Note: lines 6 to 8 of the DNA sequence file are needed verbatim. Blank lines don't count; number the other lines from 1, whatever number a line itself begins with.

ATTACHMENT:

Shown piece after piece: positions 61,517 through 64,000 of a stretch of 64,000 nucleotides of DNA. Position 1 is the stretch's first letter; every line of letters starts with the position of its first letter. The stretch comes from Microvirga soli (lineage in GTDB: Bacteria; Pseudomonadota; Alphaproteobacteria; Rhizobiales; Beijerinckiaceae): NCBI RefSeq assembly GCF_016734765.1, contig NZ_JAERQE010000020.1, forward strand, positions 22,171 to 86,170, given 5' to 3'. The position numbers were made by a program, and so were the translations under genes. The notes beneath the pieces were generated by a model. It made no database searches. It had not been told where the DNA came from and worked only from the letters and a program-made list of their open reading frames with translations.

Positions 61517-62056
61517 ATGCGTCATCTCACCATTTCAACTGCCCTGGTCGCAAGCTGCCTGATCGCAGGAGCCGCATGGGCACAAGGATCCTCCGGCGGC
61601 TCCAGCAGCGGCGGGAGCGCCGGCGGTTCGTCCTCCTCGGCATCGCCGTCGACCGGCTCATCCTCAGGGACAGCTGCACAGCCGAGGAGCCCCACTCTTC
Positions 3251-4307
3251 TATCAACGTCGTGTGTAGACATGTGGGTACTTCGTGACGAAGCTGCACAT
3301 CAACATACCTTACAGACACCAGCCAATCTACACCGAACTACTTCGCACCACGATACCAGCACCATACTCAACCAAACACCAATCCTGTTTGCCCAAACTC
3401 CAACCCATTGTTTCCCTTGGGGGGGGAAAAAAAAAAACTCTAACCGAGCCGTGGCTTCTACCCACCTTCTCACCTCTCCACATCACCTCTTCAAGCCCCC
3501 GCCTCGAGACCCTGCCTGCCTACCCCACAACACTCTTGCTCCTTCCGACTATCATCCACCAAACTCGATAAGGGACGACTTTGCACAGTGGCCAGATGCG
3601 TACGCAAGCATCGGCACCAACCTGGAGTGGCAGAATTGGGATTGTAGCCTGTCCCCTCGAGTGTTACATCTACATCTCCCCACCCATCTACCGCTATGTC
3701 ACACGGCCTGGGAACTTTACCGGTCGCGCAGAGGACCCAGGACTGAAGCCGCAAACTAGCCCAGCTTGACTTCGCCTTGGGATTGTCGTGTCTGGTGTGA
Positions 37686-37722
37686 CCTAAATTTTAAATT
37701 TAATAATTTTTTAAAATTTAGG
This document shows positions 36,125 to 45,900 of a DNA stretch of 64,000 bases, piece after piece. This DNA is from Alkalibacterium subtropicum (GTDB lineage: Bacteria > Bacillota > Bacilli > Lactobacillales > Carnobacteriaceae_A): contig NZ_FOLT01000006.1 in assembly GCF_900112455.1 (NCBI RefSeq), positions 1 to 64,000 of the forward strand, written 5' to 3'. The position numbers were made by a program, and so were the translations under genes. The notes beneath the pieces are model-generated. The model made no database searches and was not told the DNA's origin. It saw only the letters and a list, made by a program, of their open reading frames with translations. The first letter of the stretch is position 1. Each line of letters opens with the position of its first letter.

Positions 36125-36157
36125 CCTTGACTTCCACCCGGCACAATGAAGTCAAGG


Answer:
3251 TATCAACGTCGTGTGTAGACATGTGGGTACTTCGTGACGAAGCTGCACAT
3301 CAACATACCTTACAGACACCAGCCAATCTACACCGAACTACTTCGCACCACGATACCAGCACCATACTCAACCAAACACCAATCCTGTTTGCCCAAACTC
3401 CAACCCATTGTTTCCCTTGGGGGGGGAAAAAAAAAAACTCTAACCGAGCCGTGGCTTCTACCCACCTTCTCACCTCTCCACATCACCTCTTCAAGCCCCC